Gormley, Anna

Start date:
October 2016
Research Topic:
The democratic image A study of photography as collaboration for INGOs
Research pathway:
Research Supervisor:
Stuart Allan
Supervising school:
School of Journalism, Media and Cultural Studies,
Primary funding source:
ESRC Studentship

My research explores how new modes of collaborative photographic representation have the power to disentangle passed ethical and aesthetic criticisms that have haunted humanitarian photography since it’s inception. I am exploring how collaborative photography projects can be seen to create an arena for more responsive and responsible civic engagement. I am currently focusing on collaborative photography and INGOs. A collaborative project is defined here as one which consciously subverts the normative practice of photographer as sole author of the image and instead invite those that are the subject of the project to participate in the creation and dissemination of their image. Do these projects offer a potential pathway to a more informed and activated public?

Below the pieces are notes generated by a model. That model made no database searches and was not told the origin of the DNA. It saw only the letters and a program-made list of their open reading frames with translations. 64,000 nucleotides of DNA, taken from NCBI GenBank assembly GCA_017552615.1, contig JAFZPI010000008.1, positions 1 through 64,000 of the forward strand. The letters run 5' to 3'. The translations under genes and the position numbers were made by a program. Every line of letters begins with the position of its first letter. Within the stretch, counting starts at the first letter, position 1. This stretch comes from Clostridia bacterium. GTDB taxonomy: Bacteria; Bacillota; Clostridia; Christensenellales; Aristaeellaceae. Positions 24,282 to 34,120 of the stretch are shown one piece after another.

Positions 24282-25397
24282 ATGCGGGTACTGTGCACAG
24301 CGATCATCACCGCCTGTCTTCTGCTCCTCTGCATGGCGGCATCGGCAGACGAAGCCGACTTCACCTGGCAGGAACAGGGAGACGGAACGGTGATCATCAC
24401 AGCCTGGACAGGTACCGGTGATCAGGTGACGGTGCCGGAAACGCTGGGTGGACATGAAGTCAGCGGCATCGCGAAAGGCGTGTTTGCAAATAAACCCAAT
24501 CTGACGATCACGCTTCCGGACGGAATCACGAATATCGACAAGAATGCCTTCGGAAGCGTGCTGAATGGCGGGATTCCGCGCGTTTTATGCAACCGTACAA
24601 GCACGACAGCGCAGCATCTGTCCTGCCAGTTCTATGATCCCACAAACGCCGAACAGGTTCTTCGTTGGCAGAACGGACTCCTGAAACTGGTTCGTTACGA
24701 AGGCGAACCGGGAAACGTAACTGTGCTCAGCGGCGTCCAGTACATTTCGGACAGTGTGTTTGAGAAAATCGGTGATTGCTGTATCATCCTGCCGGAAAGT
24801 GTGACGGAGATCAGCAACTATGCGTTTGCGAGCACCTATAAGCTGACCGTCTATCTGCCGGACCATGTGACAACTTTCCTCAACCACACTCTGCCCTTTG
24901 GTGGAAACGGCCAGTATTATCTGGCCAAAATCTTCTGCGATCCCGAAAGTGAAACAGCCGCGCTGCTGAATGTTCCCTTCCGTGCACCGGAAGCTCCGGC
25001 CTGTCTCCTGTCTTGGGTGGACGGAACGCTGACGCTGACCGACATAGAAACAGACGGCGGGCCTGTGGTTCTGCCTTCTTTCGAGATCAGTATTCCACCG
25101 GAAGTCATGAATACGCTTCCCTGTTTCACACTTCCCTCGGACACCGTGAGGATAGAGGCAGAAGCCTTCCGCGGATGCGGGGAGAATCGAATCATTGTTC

Previous literature on photography and NGOs is scarce. A large proportion of humanitarian Photography theory still followed today centres around photography’s truth claims as a document focusing on the photographer as author (Susan Sontag, John Tag, Victor Burgin, Rosalind Krauss, Allan Sekula, Roland Barthes, John Berger, Walter Benjamin, Guy Debord and many more advancing work of Birmingham School of Cultural Studies.). Susan Sontag’s ‘On Photography’ being the best known of these, setting the critical ‘iconoclastic’ framework for which photography is widely judged upon. Today there is the rumbling of a new approach to photographic theory (Harriman and Lucaites, Ariella Azoulay, Fred Ritchin, David Campbell, Susie Linfield, David Levi-Strauss, Margaret Olin, W J TĀ Mitchell to name but a few) have made very important steps towards reframing photography and its democratic potential in the digital age. My research aims to make a contribution to these discussions as it explores the opportunities for a once distant ‘other’ to respond, create and manipulate their representation through digital media.